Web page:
Tweets by @RodneyJCrowell
RODNEY_CROWELL_PR4130

Rodney Crowell

.........................................................

Last January Rodney Crowell rented a house in my little town in Montana just to feel the cold. He had been here before, but always in the summertime, when Livingston is a temperate and sociable outpost for writers and actors and artists on the banks of the Yellowstone River. But as soon as the first blizzard rolls in most of the amateurs sensibly depart for Tucson or Key West. By January, the coldest month, the local population is down to seeds and stems. That’s when Rodney and his wife, Claudia Church, arrived for a long visit. He wanted to work on his memoirs, now nearly finished, and he wanted to experience a real Montana winter, the kind he’d read about in Ivan Doig’s sweeping novels. The boy from the Houston swamps figured he might learn something new in the frozen north. Rodney was disappointed when a chinook kicked up from the west and the weather turned mild. Snowdrifts melted into puddles.

“Global warming ruined my vision quest,” he said. But he perked up when the winds gusted to 80 mph and started tipping over trucks on the interstate. He took to walking on the levee every morning, leaning into the teeth of that wind, surrendering to its indifferent anger – a happy man.

You may sense an analogy coming around about now, and here it is: As an artist, Rodney Crowell is all skin and membrane. He wants to feel everything – sucking the world in and filtering it out again through words and music. It’s a precarious way to live, but it works for him. You can feel that edge in his latest album, Sex and Gasoline.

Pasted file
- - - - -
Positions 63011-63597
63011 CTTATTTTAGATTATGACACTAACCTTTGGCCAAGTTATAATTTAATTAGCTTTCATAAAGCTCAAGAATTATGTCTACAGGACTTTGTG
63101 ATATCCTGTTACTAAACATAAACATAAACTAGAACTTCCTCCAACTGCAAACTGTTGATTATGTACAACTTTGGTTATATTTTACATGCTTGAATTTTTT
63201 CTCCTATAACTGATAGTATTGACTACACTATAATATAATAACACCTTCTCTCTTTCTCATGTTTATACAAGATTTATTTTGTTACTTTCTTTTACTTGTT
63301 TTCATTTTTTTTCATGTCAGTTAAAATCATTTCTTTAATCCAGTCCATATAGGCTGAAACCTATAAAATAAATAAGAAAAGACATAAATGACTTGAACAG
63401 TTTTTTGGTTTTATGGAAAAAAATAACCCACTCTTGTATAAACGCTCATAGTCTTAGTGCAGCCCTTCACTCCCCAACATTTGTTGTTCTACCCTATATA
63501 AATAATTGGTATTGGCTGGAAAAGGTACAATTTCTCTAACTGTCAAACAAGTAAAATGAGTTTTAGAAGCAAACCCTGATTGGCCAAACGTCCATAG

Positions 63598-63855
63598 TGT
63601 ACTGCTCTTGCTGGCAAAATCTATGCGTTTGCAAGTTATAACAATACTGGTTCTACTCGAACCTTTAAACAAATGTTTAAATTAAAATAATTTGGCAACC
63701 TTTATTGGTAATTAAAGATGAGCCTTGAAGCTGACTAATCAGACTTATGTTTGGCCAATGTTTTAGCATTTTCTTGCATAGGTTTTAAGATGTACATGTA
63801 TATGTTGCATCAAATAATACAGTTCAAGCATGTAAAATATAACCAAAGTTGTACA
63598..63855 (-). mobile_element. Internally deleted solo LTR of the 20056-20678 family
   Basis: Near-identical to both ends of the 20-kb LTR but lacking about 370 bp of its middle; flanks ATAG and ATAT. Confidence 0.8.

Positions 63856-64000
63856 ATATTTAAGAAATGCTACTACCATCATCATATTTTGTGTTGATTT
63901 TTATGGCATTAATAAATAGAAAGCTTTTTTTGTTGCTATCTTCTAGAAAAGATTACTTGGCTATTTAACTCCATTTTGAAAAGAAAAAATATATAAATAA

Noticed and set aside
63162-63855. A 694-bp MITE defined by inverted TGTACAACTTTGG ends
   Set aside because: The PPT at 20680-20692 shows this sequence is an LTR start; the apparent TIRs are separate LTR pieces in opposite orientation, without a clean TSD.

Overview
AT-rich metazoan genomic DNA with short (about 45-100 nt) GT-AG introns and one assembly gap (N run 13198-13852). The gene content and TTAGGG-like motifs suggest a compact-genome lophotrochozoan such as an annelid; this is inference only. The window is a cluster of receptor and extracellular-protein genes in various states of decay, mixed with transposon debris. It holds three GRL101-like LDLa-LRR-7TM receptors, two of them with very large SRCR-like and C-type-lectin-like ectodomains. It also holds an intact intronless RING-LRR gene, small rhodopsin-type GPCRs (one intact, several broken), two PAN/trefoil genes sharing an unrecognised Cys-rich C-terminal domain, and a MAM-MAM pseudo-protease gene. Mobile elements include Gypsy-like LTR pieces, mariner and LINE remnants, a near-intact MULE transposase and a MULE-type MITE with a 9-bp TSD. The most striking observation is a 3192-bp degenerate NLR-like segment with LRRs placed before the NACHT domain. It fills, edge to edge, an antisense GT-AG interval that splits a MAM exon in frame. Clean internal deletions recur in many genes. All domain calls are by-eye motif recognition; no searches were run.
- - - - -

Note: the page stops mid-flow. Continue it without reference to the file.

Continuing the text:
The CD was recorded in quick live sessions with the fabled producer, Joe Henry, a brilliant musician and songwriter in his own right.

Sex and Gasoline is a collection of songs about women – lovers, daughters, friends, Madonnas and whores – often told from an imagined female point of view. A Montana blizzard couldn’t put Rodney Crowell in any more peril, not in this sexual/political climate. But his craftsmanship is so fine-tuned that he manages to pull off a song like “The Rise and Fall of Intelligent Design” that begins: “If I could have just one wish, maybe for an hour, I’d want to be a woman, and feel that phantom power…”

Rodney says that “Intelligent Design” and the title song, “Sex and Gasoline,” wrap up a cycle of what he calls “manifestos” – songs of social commentary that grew out of his struggle to come to terms with the new millennium. But it’s the second stanza of “Intelligent Design” that reveals the theme he’s been exploring all along: “Maybe I could find out if I’m a half decent man, or if I’m just a joke…” In the end, by adopting a woman’s point of view, he tackles what it means to be a father, a husband, a friend. A man. It’s no accident that the album lands on the simple, wry and beautiful song, “Closer to Heaven.” It starts out as a rant by a grumpy imaginary narrator and breaks into a heartfelt catalogue of the things that matter most to Rodney Crowell:  ”I love my friends, I love my wife. Four little babies, are the light of my life…”

Like I said, it’s dangerous to own a heart this wide-open. But these kinds of epiphanies have been Rodney Crowell’s trademark since the early 1970′s, when he migrated from Texas to Nashville to learn to be a songwriter. The strength of his writing, singing and guitar playing earned him a spot with Emmy Lou Harris’s Hot Band and launched his career.

Here are some things you probably already know about Rodney Crowell. In 1977, he formed his own group, The Cherry Bombs, and in 1978 released his first album, Ain’t Living Long Like This.